I am not going to even try to pass myself off as an art expert. For me, the highest expression of art begins and ends with “Dogs Playing Poker.’’
Even so, I am greatly enthused by an art event that will be held at the amphitheater in Carefree on Friday. The Sonoran Art League will hold its sixth annual Empty Bowls lunch from 11:30 a.m. until 1 p.m.
The Empty Bowls program was started 16 years ago by a couple of Michigan artists who wanted to do their part to address a serious issue, hunger in America.
Based on the Census Bureau survey, USDA estimates that in 2000, 10.5 million U.S. households were “food insecure,’’ meaning that they did not have access to enough food to meet their basic needs.
Last year, the Sonoran Arts League lunch raised about $19,000. That is also the amount presented to the Desert Foothillls Food Bank. “Our mission statement says that 100 percent of the proceeds go to the food bank,’’ said league president Carol Perry, this year’s Empty Bowls chairperson. “By our rules, there is zero overhead.’’
Cave Creek artist Aron Frogge has been making bowls for the event since it started six years ago.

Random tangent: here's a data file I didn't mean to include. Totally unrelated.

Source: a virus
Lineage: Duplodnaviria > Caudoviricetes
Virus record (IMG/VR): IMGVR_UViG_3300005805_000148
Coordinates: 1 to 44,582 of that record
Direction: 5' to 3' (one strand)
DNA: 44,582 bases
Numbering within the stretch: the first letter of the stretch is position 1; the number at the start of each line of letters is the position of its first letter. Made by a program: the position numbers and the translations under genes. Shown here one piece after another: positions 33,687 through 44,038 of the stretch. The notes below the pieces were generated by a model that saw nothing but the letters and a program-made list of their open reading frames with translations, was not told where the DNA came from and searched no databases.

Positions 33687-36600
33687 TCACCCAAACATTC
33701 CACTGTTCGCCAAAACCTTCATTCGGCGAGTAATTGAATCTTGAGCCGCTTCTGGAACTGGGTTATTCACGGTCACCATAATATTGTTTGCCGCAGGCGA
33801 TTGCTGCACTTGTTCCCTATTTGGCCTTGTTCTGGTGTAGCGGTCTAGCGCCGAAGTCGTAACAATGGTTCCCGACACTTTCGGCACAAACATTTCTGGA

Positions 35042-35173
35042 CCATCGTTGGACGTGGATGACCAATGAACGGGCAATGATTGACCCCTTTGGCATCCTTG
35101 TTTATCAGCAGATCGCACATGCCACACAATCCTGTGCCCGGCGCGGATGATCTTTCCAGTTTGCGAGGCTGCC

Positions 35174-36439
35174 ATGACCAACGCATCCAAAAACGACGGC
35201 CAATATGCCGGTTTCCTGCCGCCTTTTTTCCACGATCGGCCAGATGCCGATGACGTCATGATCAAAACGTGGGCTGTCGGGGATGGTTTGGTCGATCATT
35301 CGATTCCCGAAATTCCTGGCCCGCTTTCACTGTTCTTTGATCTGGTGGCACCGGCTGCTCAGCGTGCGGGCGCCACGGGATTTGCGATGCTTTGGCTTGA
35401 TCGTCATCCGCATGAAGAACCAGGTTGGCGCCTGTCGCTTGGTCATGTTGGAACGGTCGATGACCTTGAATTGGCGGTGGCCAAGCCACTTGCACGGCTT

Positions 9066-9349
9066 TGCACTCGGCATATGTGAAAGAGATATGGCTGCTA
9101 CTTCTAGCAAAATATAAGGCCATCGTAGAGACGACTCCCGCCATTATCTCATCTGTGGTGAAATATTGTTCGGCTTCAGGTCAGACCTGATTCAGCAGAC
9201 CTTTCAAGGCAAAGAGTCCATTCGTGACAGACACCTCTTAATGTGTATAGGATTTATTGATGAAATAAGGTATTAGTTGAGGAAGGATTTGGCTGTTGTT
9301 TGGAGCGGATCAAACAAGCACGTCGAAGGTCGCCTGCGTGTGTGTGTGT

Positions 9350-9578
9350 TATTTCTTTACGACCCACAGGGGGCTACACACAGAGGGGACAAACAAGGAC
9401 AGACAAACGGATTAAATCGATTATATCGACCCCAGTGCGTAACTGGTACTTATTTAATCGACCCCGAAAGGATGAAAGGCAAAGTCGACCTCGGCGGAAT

About 1,000 bowls will be available this year. For a minimum $15 donation, you can pick out the bowl you want and have lunch served in the bowl. The food is donated by Carefree Resort & Villas.
It’s a great deal. You get a great lunch, plus a piece of original artwork.
“Some people make it part of their Christmas shopping,’’ Perry said. “They’ll buy several bowls . And there are always a lot of generous people who will give us $100 for one bowl.’’
Frogge, 49, has been a fulltime artist since 1992, but art has been a lifelong interest. “I’ve been working with clay since Play-Dough,’’ she observed. “For me, Empty Bowls is just a wonderful way to give back to the community.’’
Unlike some of her art, Frogge says her contributions to Empty Bowls focuses more on function than form. “You have to be able to eat out of the bowls, after all.’’
That is not to say that the artists who participate don’t invest a considerable amount of artistic effort. They are artists, first and foremost, after all.
That is not to say that all bowls are created equal. For folks like Frogge, bowls are a familiar product. Other artists, painters, for example, have little experience making bowls.
But the spirit of the event seems to rule. “Even the ugliest bowls are picked,’’ Frogge said.
Of course, when you think about where the proceeds go, it’s hard to think of any bowl as anything less than a masterpiece.
I’d put them right up there with “Dogs Playing Poker.’’